Winemaker

ScreenHunter_05 Jul. 10 23.47Stander  Maass joined Fort Simon in 2006 as the Assistant Winemaker under Marinus Bredell. In 2010 Stander was appointed as the Cellar Master.

Stander Maass has an Honours Degree in Viticulture from Stellenbosch University and a BSc Agriculture Viticulture and Oenology, where he completed his thesis on Sauvignon Blanc.

His experience includes working at Pernod Richard Boutique Cellar in New Zealand, where he made red and white wine, with an emphasis on white wine.  He has also worked at Altydgedacht and Uiterwyk Wine Estates.

Stander’s vision and philosophy of winemaking

Winemaking to me is one of the greatest playgrounds one can possibly explore. It is certainly not the biggest as there are many measurable parameters that need to be monitored and managed, however I do not see winemaking as hard work. I spend many hours making wine but see it as “playing” and working towards a goal. The best part of winemaking is to experience the development of the wines as they age and see if the wine develops as I intended it to be. I see it as a relationship and as time goes by the wine reveals more and more of itself to me.

The art of winemaking can be compared to that of a painter who creates by using raw materials. The raw material in my case is the grapes and the finished wine my work of art. Winemaking is often seen as art, but according to me it is far more complex as science plays a major role in producing such a complex product. I was once told that wine is the most complex liquid on earth. Many wine drinkers are not aware of what goes in to producing wine.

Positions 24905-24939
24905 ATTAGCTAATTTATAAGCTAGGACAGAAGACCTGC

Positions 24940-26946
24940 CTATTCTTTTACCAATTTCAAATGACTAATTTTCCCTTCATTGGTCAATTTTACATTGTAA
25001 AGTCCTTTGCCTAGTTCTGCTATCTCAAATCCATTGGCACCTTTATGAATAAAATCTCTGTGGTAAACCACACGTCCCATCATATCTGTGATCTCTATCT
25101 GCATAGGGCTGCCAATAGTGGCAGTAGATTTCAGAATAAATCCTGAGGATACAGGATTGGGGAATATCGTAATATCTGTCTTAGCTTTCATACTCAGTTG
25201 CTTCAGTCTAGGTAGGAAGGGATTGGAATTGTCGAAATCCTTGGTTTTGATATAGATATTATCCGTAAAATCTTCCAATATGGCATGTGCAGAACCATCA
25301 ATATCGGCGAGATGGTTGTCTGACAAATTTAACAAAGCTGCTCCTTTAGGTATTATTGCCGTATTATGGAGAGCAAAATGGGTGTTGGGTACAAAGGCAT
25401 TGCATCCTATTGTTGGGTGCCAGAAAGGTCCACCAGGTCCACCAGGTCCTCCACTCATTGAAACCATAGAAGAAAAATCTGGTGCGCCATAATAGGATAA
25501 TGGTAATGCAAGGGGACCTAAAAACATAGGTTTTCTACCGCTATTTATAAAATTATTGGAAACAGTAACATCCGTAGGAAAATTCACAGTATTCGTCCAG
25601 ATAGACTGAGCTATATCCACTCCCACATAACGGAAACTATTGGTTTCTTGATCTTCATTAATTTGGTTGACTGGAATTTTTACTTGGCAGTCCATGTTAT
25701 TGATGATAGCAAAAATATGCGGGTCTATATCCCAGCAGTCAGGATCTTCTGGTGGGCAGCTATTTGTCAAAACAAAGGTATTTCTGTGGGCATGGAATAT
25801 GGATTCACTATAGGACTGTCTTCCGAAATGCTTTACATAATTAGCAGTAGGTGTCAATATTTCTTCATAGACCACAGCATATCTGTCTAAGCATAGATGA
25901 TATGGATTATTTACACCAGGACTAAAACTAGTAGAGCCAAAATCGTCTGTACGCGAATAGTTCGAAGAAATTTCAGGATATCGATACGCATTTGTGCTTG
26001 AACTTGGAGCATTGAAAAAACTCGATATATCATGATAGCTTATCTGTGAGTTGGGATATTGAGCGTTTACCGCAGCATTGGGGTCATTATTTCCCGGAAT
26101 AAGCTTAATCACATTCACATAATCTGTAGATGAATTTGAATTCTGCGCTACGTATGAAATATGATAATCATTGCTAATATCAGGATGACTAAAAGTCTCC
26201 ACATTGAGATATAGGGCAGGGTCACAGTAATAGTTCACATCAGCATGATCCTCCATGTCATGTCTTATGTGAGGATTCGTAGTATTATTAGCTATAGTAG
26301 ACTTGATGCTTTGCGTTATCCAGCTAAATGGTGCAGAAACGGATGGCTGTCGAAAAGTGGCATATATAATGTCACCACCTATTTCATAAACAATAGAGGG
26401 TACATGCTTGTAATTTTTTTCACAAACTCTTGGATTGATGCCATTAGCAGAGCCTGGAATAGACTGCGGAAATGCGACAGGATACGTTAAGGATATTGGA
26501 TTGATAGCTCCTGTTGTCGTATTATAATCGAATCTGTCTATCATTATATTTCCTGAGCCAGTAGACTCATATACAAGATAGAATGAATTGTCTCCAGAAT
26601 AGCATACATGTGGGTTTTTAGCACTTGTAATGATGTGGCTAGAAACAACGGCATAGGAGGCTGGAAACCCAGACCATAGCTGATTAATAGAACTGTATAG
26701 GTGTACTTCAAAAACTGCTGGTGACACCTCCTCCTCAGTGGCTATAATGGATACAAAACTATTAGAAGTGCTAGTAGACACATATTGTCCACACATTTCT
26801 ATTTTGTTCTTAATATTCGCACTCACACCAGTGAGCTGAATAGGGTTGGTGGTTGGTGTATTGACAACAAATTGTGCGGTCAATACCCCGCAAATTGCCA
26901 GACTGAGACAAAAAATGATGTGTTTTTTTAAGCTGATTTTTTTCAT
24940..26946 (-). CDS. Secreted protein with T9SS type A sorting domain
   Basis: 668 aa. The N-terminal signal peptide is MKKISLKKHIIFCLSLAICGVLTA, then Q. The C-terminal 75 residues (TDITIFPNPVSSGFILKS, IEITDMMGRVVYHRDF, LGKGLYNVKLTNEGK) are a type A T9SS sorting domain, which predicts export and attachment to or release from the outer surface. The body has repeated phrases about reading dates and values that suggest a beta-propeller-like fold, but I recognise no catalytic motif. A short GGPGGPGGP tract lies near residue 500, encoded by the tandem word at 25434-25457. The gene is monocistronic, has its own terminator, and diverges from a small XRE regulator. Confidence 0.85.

The first step is the production of grapes and this is a science and art on its own. The growing of the grapes is influenced by many factors which ultimately determine the quality of the grapes. I like to tell people that one will never be able to produce a soft juicy steak form poor quality meat just as one will never be able to make a flavoursome balanced wine from poor quality grapes.

Different growing conditions lead to different flavours developing in the grapes and the latter leads to different wine styles. Fort Simon is one of the few farms that have a wide variety of growing conditions as the farm is situated right on top of the Bottelary Hills in a gulf, resulting in different slopes. We have a wide variety of grape due to the different slopes which contribute to making varied wines. The key in making special wines is to blend these wines so that they complement each other and ultimately create an even better wine.

Looking towards the future I would like to keep on producing wines that are complex, flavourful and which will age well. At the same time it is important to me that the wines can be enjoyed early as the modern era is all about time and people simply do not have the luxury to wait for wines to age. I believe the success of wine making lies in keeping up with modern technology as well as learning and experimenting. This will enable me to produce what the client wants and not necessarily what I as winemaker prefer to make.